Asia Pacific

New Zealand court charges Brenton Tarrant with murder over mosque attacks

A Christchurch court on Saturday charged the suspect in New Zealand’s deadliest mass shooting with murder, with police saying more charges will be coming against the man identified as Brenton Tarrant.

The 28-year-old Australia native is accused of shooting to death 50 people and injuring as many more in an attack on two mosques in the city of Christchurch just before Friday prayers on March 15.

Forty-one people were shot and killed at the Masjid Al Noor and seven were killed 6 km (3.7 miles) away at the Linwood Islamic Center. Two people died in hospital.

The court was closed to the public, police said, citing security reasons, but Judge Paul Kellar allowed photographs on condition Tarrant’s face was blurred to preserve his right to a fair trial. Inside the court, Tarrant smirked and flashed the “okay” gesture – known in some internet circles as white-power symbol.

Ardern has said Tarrant planned to continue his attack, and guns and improvised explosives were recovered from his vehicle.

New Zealand police commissioner Mike Bush said further charges would be filed against Tarrant. He was remanded into custody without bail and is due to make another court appearance on April 5.

As of Saturday evening, 36 people remain hospitalized including 11 who are in intensive care. The patients range in age from 2 years old to their late 60s, according to the hospital.

Prime Minister Jacinda Ardern said three people had been arrested, and inquiries were ongoing as to whether the other two were directly involved. A fourth person arrested on Friday was a member of the public in possession of a firearm with the intention of assisting police and has been released.

None of them had a criminal record, she said.

Tarrant had published a 73-page document in which he said his motivation for the shooting – which he broadcast live on Facebook – was to stop Muslim “invaders” from immigrating to “European” countries.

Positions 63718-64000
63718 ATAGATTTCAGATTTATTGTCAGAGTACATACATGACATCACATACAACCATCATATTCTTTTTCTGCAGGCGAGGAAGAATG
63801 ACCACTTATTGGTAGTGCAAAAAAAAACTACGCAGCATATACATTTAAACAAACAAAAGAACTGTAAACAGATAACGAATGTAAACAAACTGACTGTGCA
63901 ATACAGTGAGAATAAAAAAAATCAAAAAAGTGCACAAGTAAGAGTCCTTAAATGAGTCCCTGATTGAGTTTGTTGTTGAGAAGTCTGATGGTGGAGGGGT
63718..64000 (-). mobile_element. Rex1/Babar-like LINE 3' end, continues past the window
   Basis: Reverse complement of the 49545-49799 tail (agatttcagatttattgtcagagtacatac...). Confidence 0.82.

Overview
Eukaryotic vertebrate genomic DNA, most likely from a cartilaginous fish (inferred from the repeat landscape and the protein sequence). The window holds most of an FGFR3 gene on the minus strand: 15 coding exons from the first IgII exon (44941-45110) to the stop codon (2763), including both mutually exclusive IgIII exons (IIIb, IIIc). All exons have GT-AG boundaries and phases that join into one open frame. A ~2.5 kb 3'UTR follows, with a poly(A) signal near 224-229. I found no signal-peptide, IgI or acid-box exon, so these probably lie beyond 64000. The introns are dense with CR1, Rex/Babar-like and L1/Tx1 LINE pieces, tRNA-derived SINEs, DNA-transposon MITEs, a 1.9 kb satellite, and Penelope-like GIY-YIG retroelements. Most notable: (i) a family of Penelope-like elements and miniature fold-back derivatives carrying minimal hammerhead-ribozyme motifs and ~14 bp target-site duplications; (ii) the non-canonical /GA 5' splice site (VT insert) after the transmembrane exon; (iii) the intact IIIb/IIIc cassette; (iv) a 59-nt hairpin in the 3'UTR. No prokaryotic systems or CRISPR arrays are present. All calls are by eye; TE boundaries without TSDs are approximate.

Few of the victims have yet been publicly identified, but they include immigrants and refugees, including children from Syria. People from Afghanistan, Bangladesh, Egypt, India, Jordan, Pakistan, Syria and Turkey remain among the missing.

Tarrant claimed to not be part of any organization but said he had contact with white nationalist groups, and cited white nationalist figures as inspiration, including Anders Breivik, the Norwegian far-right terrorist who killed 77 people, including more than a dozen children, in a 2011 bomb and gun attack in Norway.

Police commissioner Mike Bush said Tarrant was not known to intelligence agencies in New Zealand or Australia.

Earlier Saturday, police remained at a property linked to Tarrant in Dunedin, about 300 km south of Christchurch, Newshub reported. Police evacuated nearby properties on Friday night. Tarrant claimed in his “manifesto” that a mosque in that city was his original target.

Dozens killed in terrorist attack on 2 New Zealand mosques

Related Articles

Back to top button